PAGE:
Sweet success for Sacha Harland, Tom Hanks and Pepsi

Good PR

Sugar-free Sacha

One of our good PR nominations of the day has to go to Dutch film maker, Sacha Harland, after his month-long quest to give up both sugar and alcohol. Going completely cold turkey, Sacha and his friend Boris recorded their month-long struggle, frankly discussing their withdrawal symptoms and support (or lack thereof) from friends. Eventually, the film culminates in a health assessment by a doctor, who advises Sacha that he has not only lost weight, but also improved his blood pressure and reduced his cholesterol.

Although this is not exactly a shocking result, healthy eating is a hugely popular topic. The commitment of Sacha and his friend to undergo the challenge for an entire month and show that it is possible to give up those vices we all know do us no favours is enough to garner the attention of international media. Sacha’s name and face is spreading quickly around the internet, with the film hitting almost 3 million views at the time of writing.

Tom Hanks on Twitter

No doubt when Lauren lost her student card in the park, she was pretty cheesed off about it. Maybe, she hoped it would crop up somewhere. However, she probably never thought in a million years that that place would be on Tom Hanks’s Twitter, but indeed that is precisely where it has reappeared.

Tom has actually tweeted a picture of the card in his own fair and famous hand, of course covering her surname because he’s a thoughtful guy like that, saying that he found the card and if she needs it, his office will return it to her.

With over 7,165 retweets and 15,829 favourites, here’s hoping Laura will be reunited with her card. And they say the power of celebrity is a bad thing!

Pepsi is Perfect

And one more good PR to boost your mid-week feeling, Pepsi is harnessing the undying love of Back to the Future fans by launching Pepsi Perfect, a version of the brand’s popular fizzy drink which was featured in the film. The protagonist, Marty, travelled to “the future” – which was actually this month and this year as the film was released 30 years ago, and Pepsi Perfect was spotted during his stay.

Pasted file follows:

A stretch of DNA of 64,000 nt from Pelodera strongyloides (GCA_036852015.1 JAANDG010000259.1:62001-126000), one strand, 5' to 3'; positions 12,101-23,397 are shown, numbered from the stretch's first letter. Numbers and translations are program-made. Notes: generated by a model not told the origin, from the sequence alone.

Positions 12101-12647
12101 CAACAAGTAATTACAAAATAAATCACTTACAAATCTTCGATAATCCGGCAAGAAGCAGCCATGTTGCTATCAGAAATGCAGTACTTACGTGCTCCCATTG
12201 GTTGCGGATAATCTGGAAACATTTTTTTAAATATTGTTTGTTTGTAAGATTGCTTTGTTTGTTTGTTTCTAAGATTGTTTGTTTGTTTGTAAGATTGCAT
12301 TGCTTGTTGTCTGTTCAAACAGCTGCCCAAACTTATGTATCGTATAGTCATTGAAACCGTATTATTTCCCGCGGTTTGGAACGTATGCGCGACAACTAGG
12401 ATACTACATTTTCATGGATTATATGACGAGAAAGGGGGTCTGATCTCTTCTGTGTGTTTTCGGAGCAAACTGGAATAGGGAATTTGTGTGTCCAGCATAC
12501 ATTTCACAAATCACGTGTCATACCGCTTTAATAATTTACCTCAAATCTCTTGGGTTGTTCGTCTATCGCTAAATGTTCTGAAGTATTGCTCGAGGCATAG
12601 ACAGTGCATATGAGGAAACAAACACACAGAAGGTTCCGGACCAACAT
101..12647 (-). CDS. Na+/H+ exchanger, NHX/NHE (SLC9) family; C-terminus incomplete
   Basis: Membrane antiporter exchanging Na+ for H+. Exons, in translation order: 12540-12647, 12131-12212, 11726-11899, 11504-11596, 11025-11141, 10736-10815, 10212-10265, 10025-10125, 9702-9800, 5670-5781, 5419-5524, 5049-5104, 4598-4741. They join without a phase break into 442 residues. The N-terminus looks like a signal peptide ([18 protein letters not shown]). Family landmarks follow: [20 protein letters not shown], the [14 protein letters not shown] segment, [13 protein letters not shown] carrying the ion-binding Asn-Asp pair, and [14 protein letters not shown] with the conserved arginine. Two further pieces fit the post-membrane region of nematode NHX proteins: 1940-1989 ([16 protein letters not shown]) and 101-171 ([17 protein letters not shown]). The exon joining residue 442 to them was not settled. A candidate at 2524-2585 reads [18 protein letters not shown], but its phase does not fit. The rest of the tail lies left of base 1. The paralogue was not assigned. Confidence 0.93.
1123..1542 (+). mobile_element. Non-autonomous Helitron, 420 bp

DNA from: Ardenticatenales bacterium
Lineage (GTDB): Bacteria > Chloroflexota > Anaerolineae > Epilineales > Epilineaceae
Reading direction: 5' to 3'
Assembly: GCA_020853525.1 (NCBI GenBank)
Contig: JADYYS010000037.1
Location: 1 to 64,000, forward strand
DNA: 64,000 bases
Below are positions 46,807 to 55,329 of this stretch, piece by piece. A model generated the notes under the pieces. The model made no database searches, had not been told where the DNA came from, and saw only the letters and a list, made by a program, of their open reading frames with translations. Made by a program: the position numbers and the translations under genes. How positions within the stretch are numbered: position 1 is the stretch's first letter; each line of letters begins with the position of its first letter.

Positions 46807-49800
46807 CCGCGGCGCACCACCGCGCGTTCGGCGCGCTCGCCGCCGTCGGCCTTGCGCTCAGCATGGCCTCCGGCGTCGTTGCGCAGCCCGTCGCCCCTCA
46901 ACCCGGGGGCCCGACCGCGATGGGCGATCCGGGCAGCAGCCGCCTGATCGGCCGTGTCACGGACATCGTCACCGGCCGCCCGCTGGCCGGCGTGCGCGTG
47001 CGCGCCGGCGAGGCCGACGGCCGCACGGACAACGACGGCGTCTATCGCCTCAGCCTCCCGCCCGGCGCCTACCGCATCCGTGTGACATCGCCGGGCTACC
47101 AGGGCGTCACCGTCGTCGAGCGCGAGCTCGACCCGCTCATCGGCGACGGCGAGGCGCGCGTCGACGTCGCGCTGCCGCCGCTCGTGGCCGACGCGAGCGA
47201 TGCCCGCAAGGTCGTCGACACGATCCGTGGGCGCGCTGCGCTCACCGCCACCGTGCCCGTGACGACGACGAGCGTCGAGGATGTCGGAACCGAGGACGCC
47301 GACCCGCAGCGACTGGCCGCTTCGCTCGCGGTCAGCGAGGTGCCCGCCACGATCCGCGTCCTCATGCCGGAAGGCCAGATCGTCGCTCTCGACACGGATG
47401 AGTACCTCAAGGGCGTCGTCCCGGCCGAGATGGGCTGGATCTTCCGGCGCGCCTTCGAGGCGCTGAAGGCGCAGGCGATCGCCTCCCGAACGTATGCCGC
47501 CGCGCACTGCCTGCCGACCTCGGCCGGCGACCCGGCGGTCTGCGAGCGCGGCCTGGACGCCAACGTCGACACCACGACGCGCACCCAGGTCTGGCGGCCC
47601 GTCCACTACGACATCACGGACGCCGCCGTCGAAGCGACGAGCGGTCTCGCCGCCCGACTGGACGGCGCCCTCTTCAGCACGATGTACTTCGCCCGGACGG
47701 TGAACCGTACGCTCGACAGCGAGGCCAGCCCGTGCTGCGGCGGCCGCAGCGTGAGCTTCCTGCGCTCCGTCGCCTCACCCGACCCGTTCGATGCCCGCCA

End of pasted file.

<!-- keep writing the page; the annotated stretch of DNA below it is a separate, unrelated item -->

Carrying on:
The drink will be the regular Pepsi, in a special bottle design to recreate the props used in the film and there will be 6,500 available. The team is also launching an advert to further promote the marketing campaign with a retro, Back to the Future feel.

Bad PR

Tesco price drop

Tesco has reported a further drop in profits and, although £354 million wouldn’t cause many complaints with most of us if it popped up in our bank accounts, the group’s profit sum has actually dropped by 55% compared to earlier this year.

It’s not hard to guess the cause behind its troubles, namely the stealthy invasion of the likes of Aldi and Lidl, whose blatantly aggressive marketing campaigns have been second-to-none; appealing to the money-savvy post-recession public, who are open to making brand sacrifices in order to hold on to their pennies a little longer – and readily complain over the increasing price of food, particularly when it comes to penny sweets (seriously!? The clue is in the name guys, what is all this 5p a sweet about?).

Sadly, in order to keep up with its discount competitors, Tesco has slashed prices and, along with the plans to raise wages to meet the new living wage of £9 per hour in April next year, things are looking bleak for the supermarket giant. Having said all that, the group is keen to emphasise that there are glimmers of hope among its poor stats, with transaction numbers creeping back up from the all-time low.

John West woes

The tinned food brand, John West, is under scrutiny today after a study has found that 98% of the fish sold are caught using methods which endanger other marine life, including dolphins, sharks and turtles.

Although the company has responded in the only way possible, promising that it will ensure 100% of the fish it catches will be harvested in a sustainable way by next year, Greenpeace has stormed to the headlines to shame the company into confessing that – at present – only 2% of its popular tuna catches use ocean-friendly methods.

Considering the tins are not exactly cheap compared to rival, dolphin-friendly brands and supermarket own offerings, John West is really up against it. Not only are consumers paying more for its products, but they are also funding damaging fishing practices. Undoubtedly as this message spreads, sales are likely to take a hit as animal-loving shoppers switch their preferences.

By comparison, Greenpeace praised supermarkets including Waitrose, Marks & Spencer, Sainsbury’s, Tesco and Aldi for their dedication to providing customers with tuna fished through means which protect the ocean’s inhabitants, alongside local workers and communities.

This week's GoodanBadPR was written by Leanne Bryan from 10 Yetis.

Seen any good or bad PR recently, you know what to do, @10Yetis on Twitter or andy@10yetis.co.uk on email

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